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4 out of every 5 residents polled say life is good or better in the RDN

Survey questioned as the voice of the ‘dominant majority’, not reflective of rural area priorities
About 80% of residents rate quality of life in the RDN favourably, according to survey commissioned by the Regional District of Nanaimo. News file photo

By Rachelle Stein-Wotten, Local Journalism Initiative Reporter GABRIOLA SOUNDER

Life is good in the Regional District of Nanaimo, according to a community phone survey conducted last June.

About 80 per cent of residents surveyed rated the quality of life in the RDN as either good, very good or excellent. Simon Webb of Deloitte, the firm that conducted the survey, said that rating is above average compared to other communities it conducts similar surveys for.

Sixty-three per cent were somewhat satisfied with services provided by the RDN. Top themes for people expressing satisfaction were parks and green spaces, bus schedules and routes and garbage collection and recycling. Reasons for dissatisfaction included high taxes and spending, lack of focus on environmental issues, balancing new buildings and parks as well as services not under that RDN’s jurisdiction like road maintenance and snow removal.

Respondents were least satisfied with the RDN with regard to climate change, transportation and transit and housing. These were also noted as the areas that should be the top strategic priorities of focus from community members’ perspectives.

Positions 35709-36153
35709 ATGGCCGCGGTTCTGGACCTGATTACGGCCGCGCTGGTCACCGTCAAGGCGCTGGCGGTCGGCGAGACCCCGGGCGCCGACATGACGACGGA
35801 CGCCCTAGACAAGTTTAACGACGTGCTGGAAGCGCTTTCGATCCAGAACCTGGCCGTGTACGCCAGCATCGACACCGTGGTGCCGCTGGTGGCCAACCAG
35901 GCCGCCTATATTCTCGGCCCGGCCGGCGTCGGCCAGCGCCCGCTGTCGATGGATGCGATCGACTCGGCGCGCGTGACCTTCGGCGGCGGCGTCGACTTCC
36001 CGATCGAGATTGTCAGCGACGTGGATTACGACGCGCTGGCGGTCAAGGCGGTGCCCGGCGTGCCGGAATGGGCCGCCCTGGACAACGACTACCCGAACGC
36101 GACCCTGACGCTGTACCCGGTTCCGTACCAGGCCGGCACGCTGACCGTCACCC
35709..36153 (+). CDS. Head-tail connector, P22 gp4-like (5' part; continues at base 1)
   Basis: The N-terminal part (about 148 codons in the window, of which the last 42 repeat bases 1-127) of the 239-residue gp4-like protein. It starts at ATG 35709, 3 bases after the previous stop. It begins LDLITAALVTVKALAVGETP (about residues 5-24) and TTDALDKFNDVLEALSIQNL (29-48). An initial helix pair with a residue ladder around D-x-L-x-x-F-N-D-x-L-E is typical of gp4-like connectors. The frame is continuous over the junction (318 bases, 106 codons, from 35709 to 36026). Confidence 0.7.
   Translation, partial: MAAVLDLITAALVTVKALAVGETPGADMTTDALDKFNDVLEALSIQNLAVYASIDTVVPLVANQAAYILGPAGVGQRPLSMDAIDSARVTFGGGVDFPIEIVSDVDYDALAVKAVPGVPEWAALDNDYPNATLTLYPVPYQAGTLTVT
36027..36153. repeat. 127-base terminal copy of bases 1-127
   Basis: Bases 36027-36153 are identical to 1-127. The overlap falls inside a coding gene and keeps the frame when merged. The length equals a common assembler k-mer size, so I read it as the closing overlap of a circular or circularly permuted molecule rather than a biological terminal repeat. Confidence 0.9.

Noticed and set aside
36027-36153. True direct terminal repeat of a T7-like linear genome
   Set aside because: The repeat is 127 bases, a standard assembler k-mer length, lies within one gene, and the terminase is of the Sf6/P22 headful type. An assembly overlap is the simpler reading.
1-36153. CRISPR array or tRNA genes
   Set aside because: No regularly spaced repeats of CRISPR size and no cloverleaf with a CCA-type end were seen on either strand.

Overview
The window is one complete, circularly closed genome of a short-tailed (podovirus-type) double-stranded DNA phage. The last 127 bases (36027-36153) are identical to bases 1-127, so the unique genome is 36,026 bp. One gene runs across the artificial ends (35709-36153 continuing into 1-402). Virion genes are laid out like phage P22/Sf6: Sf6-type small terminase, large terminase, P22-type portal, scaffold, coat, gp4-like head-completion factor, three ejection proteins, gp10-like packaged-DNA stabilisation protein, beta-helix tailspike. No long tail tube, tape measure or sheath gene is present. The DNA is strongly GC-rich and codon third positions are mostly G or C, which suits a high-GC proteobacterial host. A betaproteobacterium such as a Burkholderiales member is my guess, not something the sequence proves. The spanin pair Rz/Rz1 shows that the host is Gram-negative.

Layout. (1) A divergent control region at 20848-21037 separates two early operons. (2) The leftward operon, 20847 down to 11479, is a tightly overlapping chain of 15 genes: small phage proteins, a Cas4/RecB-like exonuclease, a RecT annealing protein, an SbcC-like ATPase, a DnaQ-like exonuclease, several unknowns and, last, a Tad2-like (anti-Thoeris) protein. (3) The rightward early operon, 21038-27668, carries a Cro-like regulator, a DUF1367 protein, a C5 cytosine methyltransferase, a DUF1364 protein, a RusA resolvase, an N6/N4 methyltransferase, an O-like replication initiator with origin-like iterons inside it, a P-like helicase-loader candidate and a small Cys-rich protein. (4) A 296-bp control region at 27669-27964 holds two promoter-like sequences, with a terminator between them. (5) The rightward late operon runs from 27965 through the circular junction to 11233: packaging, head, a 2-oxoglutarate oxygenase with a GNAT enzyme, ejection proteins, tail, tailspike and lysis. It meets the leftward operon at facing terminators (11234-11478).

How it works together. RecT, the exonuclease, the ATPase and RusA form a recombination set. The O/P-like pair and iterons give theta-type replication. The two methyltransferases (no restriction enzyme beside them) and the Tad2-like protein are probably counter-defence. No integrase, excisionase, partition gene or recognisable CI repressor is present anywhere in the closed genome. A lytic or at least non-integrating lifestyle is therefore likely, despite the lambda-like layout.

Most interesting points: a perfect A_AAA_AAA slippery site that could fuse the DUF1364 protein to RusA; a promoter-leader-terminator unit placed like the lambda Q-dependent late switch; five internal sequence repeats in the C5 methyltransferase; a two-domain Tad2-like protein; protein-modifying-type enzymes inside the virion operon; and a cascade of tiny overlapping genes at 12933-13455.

A total of 562 interviews were completed for the survey. The maximum margin of error was +/- 4.1 per cent with a 95 per cent confidence interval. Separately, 643 online surveys were completed thorough the RDN’s Get involved website.

While the survey results are meant to provide data for directors to reference during the strategic planning process, many directors felt it wouldn’t be all that useful.

“This is a story of the dominant majority of the RDN and this may or may not reflect the experiences and the priorities of the minority populations,” the electoral areas and small districts like Lantzville, Electoral Area A Director Jessica Stanley said. “I wouldn’t feel comfortable gauging strategic priorities from a generalized number — I don’t know if it reflects smaller rural areas.”

The sample size for the phone survey was in proportion to the populations within each area and municipality of the RDN. Nearly two-thirds of the responses to the phone survey were from the City of Nanaimo. RDN staff said the approach taken regarding sample size and representation of the whole region’s population was recommended by the consultant.

Directors ultimately received the report for information and for consideration during the upcoming strategic planning process and expressed a desire to look at conducting future surveys differently. In January 2022, the board passed a motion to conduct a community engagement survey for the region every four years.

Full survey results are available on the RDN’s Get Involved website.

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